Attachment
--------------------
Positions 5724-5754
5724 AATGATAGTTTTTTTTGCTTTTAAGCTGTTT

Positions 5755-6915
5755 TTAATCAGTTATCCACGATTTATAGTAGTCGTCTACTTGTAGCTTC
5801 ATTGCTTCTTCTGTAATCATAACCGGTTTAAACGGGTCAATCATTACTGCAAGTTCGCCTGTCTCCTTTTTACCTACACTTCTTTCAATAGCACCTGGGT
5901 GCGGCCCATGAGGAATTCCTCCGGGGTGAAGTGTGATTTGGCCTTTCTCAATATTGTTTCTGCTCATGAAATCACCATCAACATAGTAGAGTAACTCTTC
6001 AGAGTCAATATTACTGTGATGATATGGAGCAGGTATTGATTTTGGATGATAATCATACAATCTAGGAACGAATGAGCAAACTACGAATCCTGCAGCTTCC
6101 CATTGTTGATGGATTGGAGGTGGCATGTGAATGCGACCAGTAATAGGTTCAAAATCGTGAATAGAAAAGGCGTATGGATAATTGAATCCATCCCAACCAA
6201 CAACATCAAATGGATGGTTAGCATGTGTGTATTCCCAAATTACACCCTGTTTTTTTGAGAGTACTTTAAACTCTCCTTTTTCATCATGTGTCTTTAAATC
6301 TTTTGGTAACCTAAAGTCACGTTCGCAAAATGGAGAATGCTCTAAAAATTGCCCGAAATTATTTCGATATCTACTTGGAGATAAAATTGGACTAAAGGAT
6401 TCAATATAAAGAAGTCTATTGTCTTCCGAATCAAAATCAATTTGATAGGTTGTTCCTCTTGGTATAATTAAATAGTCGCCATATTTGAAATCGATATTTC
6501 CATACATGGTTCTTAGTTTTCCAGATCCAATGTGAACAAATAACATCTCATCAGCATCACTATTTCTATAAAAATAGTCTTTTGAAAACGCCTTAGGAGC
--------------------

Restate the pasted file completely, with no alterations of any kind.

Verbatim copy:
Positions 5724-5754
5724 AATGATAGTTTTTTTTGCTTTTAAGCTGTTT

Positions 5755-6915
5755 TTAATCAGTTATCCACGATTTATAGTAGTCGTCTACTTGTAGCTTC
5801 ATTGCTTCTTCTGTAATCATAACCGGTTTAAACGGGTCAATCATTACTGCAAGTTCGCCTGTCTCCTTTTTACCTACACTTCTTTCAATAGCACCTGGGT
5901 GCGGCCCATGAGGAATTCCTCCGGGGTGAAGTGTGATTTGGCCTTTCTCAATATTGTTTCTGCTCATGAAATCACCATCAACATAGTAGAGTAACTCTTC
6001 AGAGTCAATATTACTGTGATGATATGGAGCAGGTATTGATTTTGGATGATAATCATACAATCTAGGAACGAATGAGCAAACTACGAATCCTGCAGCTTCC
6101 CATTGTTGATGGATTGGAGGTGGCATGTGAATGCGACCAGTAATAGGTTCAAAATCGTGAATAGAAAAGGCGTATGGATAATTGAATCCATCCCAACCAA
6201 CAACATCAAATGGATGGTTAGCATGTGTGTATTCCCAAATTACACCCTGTTTTTTTGAGAGTACTTTAAACTCTCCTTTTTCATCATGTGTCTTTAAATC
6301 TTTTGGTAACCTAAAGTCACGTTCGCAAAATGGAGAATGCTCTAAAAATTGCCCGAAATTATTTCGATATCTACTTGGAGATAAAATTGGACTAAAGGAT
6401 TCAATATAAAGAAGTCTATTGTCTTCCGAATCAAAATCAATTTGATAGGTTGTTCCTCTTGGTATAATTAAATAGTCGCCATATTTGAAATCGATATTTC
6501 CATACATGGTTCTTAGTTTTCCAGATCCAATGTGAACAAATAACATCTCATCAGCATCACTATTTCTATAAAAATAGTCTTTTGAAAACGCCTTAGGAGC